John Michael Ovian (CLAS ’17) from Madison, CT, is an honors student pursuing dual B.S./M.S. degrees in chemistry. John plans on earning a Ph.D. in chemistry upon graduation. Working in the laboratory of Dr. Nicholas Leadbeater in the Department of Chemistry, his research has focused generally on organic methodology development, with the overarching goal of making organic synthesis a more environmentally friendly field. To this end, he works with an oxoammonium salt oxidant (known as Bobbitt’s Salt), which is safe, environmentally benign, and recyclable. As a Holster Scholar he spent the summer after his freshman year probing the mechanism of oxoammonium salt oxidations and developing a method to cleave allyl ethers to their corresponding carbonyl species. These projects were published in the peer-reviewed journals, The Journal of Organic Chemistry and Organic and Biomolecular Chemistry, respectively. Additionally, he has developed a method for the direct oxidative conversion of aldehydes to nitriles, which was published in the leading chemistry journal Angewandte Chemie International Edition, and also a method for oxidative ring opening of cyclic ethers, will be submitted for review soon. He has been awarded several Office of Undergraduate Research grants and presented numerous poster and oral presentations. This past summer, John worked in the laboratory of Dr. Neil Garg at UCLA as a part of the prestigious Amgen Scholars Program. Recently, John was selected as a University Scholar, where his project involves merging photocatalysis with oxoammonium salt chemistry. He also possesses a passion for teaching and mentoring his peers and is a teaching assistant for both the honors organic and general chemistry sequences, as well as a Peer Research Ambassador and Peer Allies Through Honors mentor. John enjoys singing as the music director of Extreme Measures, one of UConn’s premier co-ed a cappella groups.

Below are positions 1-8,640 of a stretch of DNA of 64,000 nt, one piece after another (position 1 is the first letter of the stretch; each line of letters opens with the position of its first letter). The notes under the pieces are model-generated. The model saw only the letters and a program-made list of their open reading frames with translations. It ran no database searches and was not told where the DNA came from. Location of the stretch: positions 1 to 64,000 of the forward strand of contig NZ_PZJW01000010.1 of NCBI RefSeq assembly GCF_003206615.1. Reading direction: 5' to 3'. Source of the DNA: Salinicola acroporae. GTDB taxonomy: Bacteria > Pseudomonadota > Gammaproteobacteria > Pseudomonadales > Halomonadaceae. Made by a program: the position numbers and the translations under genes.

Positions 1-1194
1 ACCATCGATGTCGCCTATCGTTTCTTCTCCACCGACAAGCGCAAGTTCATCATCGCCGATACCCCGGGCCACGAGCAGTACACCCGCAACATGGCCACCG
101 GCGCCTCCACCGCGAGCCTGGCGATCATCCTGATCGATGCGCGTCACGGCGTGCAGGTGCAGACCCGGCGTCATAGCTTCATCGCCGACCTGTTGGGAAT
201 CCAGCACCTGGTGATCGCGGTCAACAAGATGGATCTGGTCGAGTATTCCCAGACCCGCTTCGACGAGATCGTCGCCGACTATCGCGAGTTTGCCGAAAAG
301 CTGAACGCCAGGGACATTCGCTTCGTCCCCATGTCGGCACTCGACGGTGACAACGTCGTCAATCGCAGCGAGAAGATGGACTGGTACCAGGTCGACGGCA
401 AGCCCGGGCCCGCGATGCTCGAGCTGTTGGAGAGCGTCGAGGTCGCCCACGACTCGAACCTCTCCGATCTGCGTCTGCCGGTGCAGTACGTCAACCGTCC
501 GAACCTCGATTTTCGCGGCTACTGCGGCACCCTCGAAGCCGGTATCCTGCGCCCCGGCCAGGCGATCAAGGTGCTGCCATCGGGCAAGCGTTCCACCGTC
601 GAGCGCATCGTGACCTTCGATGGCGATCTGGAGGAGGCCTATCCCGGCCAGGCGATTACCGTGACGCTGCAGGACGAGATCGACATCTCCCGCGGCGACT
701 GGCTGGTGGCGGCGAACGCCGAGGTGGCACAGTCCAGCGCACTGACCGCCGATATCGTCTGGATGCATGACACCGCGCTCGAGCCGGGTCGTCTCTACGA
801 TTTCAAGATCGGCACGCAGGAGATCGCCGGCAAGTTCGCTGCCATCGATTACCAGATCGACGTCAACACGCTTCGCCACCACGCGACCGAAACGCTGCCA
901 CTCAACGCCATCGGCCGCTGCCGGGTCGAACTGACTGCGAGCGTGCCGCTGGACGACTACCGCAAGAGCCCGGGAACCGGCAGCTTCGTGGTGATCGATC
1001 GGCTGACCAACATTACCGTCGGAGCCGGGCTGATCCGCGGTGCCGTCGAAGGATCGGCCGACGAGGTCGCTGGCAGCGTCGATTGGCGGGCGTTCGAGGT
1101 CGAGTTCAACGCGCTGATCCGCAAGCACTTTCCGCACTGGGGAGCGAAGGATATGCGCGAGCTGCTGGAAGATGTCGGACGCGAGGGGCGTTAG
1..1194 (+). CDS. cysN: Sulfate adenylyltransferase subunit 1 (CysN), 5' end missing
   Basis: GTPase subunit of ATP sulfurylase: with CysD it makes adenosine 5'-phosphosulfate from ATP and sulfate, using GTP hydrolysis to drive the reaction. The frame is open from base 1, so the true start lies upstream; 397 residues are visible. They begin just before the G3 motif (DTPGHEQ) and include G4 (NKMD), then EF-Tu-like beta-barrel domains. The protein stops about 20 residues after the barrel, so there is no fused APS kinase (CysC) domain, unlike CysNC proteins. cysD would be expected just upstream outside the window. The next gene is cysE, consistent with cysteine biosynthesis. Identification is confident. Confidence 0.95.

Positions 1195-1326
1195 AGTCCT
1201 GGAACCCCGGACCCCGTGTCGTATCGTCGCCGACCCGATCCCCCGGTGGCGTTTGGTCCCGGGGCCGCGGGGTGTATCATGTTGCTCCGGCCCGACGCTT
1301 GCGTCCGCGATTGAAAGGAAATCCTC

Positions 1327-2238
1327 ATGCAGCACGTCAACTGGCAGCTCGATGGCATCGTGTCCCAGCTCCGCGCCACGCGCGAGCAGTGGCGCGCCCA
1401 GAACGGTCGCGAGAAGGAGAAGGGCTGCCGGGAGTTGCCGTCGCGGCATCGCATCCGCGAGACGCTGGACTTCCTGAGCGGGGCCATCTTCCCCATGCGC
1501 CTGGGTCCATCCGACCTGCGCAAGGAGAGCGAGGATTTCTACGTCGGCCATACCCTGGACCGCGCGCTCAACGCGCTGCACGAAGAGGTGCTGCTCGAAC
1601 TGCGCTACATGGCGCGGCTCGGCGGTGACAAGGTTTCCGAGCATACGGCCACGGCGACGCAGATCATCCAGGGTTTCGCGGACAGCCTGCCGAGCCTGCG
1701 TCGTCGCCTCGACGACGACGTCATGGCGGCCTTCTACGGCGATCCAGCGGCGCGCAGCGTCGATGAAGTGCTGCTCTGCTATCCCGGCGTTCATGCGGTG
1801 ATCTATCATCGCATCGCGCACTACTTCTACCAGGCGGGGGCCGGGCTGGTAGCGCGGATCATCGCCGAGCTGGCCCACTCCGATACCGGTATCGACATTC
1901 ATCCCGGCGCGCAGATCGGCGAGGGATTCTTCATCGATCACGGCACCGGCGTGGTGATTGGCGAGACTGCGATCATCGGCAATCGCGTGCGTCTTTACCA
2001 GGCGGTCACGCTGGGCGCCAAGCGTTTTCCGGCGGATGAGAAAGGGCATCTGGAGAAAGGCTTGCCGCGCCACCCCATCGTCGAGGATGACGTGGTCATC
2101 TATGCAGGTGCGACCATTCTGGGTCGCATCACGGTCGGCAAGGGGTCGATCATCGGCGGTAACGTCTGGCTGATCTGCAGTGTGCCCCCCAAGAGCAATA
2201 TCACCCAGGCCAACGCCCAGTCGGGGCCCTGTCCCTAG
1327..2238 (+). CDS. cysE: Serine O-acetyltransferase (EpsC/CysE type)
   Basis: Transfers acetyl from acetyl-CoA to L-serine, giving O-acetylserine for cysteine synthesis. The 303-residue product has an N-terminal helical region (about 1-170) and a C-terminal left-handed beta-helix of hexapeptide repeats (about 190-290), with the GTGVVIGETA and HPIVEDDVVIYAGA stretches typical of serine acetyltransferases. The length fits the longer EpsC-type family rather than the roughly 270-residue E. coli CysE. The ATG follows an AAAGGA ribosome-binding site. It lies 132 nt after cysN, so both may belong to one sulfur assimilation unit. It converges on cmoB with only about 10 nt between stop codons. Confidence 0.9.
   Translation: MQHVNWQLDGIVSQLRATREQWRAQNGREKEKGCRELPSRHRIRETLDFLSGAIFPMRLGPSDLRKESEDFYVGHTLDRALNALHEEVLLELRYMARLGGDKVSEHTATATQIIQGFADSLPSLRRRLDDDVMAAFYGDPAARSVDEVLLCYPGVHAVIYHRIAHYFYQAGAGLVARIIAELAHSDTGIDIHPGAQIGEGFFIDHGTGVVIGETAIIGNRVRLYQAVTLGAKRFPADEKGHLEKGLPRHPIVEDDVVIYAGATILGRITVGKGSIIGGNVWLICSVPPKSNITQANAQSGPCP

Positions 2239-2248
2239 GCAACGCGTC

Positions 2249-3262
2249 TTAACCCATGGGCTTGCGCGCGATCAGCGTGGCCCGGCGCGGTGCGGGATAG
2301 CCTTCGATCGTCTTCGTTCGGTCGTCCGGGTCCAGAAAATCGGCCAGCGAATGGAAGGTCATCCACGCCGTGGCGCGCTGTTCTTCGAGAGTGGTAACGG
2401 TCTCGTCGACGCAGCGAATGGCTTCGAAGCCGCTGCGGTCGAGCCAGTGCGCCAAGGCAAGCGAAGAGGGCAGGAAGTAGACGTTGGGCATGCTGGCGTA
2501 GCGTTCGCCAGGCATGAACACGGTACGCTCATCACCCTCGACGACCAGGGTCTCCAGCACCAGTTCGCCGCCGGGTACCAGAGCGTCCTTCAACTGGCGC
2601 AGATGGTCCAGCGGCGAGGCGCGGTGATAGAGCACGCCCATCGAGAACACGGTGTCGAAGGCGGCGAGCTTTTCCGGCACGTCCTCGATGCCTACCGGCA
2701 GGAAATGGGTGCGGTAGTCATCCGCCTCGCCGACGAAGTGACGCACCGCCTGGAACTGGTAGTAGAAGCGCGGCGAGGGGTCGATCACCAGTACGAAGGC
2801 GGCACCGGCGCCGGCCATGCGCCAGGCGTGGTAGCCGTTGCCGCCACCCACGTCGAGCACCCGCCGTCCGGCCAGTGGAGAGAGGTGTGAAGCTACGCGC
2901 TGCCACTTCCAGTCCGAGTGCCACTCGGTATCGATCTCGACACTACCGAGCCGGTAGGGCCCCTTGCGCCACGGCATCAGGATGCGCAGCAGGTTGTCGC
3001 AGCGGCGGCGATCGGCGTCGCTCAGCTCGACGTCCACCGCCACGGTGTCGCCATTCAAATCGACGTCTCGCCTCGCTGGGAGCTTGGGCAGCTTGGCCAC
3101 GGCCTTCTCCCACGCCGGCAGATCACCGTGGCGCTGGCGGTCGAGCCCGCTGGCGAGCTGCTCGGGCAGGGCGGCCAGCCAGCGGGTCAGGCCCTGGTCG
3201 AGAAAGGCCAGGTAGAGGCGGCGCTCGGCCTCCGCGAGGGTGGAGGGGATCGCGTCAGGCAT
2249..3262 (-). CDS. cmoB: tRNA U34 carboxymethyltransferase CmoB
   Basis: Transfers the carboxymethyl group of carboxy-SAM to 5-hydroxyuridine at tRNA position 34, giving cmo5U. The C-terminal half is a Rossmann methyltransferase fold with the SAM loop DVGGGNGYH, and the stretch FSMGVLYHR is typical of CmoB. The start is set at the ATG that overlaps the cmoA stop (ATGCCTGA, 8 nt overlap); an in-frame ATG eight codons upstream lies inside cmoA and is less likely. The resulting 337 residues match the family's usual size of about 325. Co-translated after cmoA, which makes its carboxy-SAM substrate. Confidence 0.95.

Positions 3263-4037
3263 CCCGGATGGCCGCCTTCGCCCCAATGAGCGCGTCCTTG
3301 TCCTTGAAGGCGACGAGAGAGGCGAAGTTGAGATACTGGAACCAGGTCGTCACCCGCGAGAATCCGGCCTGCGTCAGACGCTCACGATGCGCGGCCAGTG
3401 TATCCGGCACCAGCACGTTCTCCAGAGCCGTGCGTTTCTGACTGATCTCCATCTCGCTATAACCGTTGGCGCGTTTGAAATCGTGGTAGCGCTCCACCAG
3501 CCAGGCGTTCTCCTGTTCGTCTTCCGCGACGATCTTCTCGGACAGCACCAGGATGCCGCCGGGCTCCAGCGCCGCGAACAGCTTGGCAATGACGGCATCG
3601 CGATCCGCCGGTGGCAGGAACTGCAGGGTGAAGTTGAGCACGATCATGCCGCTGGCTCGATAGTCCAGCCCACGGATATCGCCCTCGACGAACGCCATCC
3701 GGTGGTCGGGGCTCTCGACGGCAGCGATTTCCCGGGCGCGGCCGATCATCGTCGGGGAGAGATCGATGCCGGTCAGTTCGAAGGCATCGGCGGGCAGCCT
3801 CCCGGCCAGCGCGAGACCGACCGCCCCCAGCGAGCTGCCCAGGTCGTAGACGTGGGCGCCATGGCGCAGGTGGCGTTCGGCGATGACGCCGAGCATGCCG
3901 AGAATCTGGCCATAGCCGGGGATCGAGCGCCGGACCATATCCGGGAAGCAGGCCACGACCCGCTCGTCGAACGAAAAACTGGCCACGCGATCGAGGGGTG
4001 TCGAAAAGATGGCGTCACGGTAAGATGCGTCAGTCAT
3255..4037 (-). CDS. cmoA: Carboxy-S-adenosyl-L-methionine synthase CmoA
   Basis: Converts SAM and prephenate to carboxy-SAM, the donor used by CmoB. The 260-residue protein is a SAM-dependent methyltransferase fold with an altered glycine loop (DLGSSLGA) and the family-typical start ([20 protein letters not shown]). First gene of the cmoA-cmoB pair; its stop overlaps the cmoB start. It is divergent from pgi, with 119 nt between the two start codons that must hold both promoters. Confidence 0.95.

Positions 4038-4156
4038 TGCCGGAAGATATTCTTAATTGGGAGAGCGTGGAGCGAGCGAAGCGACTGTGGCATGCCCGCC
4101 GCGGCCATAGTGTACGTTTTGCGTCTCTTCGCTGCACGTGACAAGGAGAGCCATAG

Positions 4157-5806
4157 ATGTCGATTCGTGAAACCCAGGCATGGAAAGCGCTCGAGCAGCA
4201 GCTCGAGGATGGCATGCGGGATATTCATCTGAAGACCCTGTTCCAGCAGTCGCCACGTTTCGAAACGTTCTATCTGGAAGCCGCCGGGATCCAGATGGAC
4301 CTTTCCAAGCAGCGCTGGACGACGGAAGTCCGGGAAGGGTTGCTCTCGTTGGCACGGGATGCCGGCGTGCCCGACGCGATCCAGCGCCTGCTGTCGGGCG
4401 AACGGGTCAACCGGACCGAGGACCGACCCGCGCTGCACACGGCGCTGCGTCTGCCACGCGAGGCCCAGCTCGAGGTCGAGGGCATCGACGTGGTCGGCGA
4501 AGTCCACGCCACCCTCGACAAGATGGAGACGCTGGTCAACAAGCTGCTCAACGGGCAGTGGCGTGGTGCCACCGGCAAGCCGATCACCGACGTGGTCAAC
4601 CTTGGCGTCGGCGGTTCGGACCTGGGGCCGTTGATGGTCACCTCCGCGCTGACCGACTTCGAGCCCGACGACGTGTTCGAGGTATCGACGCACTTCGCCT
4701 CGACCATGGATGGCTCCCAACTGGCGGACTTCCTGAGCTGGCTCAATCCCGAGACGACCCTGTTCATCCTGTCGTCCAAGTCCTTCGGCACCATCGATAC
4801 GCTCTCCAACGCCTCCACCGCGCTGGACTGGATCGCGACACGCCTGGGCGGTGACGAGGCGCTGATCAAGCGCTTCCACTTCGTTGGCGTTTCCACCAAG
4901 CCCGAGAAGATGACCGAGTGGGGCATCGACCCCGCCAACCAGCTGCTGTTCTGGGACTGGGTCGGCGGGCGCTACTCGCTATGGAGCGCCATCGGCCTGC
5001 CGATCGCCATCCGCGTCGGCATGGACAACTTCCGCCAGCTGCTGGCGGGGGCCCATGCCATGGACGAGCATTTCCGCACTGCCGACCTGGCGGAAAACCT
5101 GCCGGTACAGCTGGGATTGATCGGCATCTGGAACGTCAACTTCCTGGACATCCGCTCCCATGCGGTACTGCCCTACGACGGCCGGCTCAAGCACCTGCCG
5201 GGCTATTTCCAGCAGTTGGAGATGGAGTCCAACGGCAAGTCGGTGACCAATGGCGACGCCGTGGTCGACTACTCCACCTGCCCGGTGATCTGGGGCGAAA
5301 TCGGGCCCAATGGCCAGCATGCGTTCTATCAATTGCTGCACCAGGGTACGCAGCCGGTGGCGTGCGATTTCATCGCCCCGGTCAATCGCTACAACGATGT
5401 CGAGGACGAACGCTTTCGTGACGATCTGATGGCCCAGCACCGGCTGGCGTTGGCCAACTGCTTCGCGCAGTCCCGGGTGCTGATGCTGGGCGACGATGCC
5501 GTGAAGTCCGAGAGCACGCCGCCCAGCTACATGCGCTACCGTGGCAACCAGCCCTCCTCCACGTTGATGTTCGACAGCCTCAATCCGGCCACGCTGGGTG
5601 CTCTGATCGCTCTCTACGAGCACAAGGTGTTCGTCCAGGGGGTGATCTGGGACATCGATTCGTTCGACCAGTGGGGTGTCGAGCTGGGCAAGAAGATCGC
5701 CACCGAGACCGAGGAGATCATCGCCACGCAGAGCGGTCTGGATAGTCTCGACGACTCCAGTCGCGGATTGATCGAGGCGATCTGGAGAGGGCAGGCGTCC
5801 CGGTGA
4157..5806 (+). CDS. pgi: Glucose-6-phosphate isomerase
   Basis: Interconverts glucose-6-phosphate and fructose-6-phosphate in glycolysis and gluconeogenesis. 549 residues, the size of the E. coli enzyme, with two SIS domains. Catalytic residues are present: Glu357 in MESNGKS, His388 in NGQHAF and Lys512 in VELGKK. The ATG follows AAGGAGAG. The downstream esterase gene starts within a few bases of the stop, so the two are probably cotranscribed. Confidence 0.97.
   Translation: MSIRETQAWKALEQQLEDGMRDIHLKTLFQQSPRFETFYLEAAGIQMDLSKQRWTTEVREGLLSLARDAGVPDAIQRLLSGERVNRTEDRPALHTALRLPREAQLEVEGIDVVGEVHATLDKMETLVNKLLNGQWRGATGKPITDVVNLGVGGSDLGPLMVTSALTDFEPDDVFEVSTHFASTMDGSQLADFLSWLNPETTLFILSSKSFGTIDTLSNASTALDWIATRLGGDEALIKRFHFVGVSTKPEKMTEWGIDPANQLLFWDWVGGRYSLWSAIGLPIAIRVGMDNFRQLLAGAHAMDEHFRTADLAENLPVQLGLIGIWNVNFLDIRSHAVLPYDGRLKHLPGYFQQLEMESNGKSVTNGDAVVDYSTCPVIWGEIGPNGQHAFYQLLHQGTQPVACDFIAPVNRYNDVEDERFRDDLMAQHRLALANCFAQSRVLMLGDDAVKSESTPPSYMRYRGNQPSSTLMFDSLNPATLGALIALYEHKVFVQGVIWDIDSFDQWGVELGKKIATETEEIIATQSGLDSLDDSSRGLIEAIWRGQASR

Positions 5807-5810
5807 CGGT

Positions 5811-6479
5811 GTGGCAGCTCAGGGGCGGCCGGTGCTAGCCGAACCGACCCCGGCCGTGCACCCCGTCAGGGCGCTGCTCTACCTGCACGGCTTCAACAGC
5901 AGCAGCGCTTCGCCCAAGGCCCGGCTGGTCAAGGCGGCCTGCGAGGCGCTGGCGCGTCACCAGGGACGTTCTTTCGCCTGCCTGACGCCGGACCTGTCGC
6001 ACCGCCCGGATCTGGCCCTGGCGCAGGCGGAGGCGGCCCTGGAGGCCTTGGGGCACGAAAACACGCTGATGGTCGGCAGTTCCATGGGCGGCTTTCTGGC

Shaharyar Zuberi (CLAS ’17) from Rocky Hill, CT, is an honors student majoring in physiology and neurobiology with a minor in psychology. He started research his freshman year when he worked with Dr. William Barta in UConn’s Center for Correctional Health Networks studying DUI recidivism. He then worked in the Translational Research and Neural Stimulation lab under Dr. Chi-Ming Chen in the psychology department studying the mechanisms of auditory hallucinations in patients with Schizophrenia. This research experience allowed Shaharyar to take part in the Undergraduate Student Scholars Program at the Perelman School of Medicine at the University of Pennsylvania during the summer of 2015. Here, he worked in the lab of Dr. John Lynch in the Gastroenterology department, using the CRISPR-Cas9 system, a revolutionary tool in the field of genetic engineering, to model Barrett’s Esophagus in vitro. Shaharyar currently works in the lab of Dr. Joanne Conover on a project studying reactive astrogliosis and glial scar formation, a physiological phenomenon in which astrocytes undergo a variety of genetic and morphological changes in response to neurological injury. He hopes to continue research in the field of neurodegeneration as he enters medical school. Shaharyar is also a member of UConn Empower and serves as the CFO for TEDxUConn. A Babbidge scholar and recipient of the Lt. Paul Drotch Memorial Scholarship, Shaharyar was recently selected to be a University Scholar, UConn’s highest academic distinction.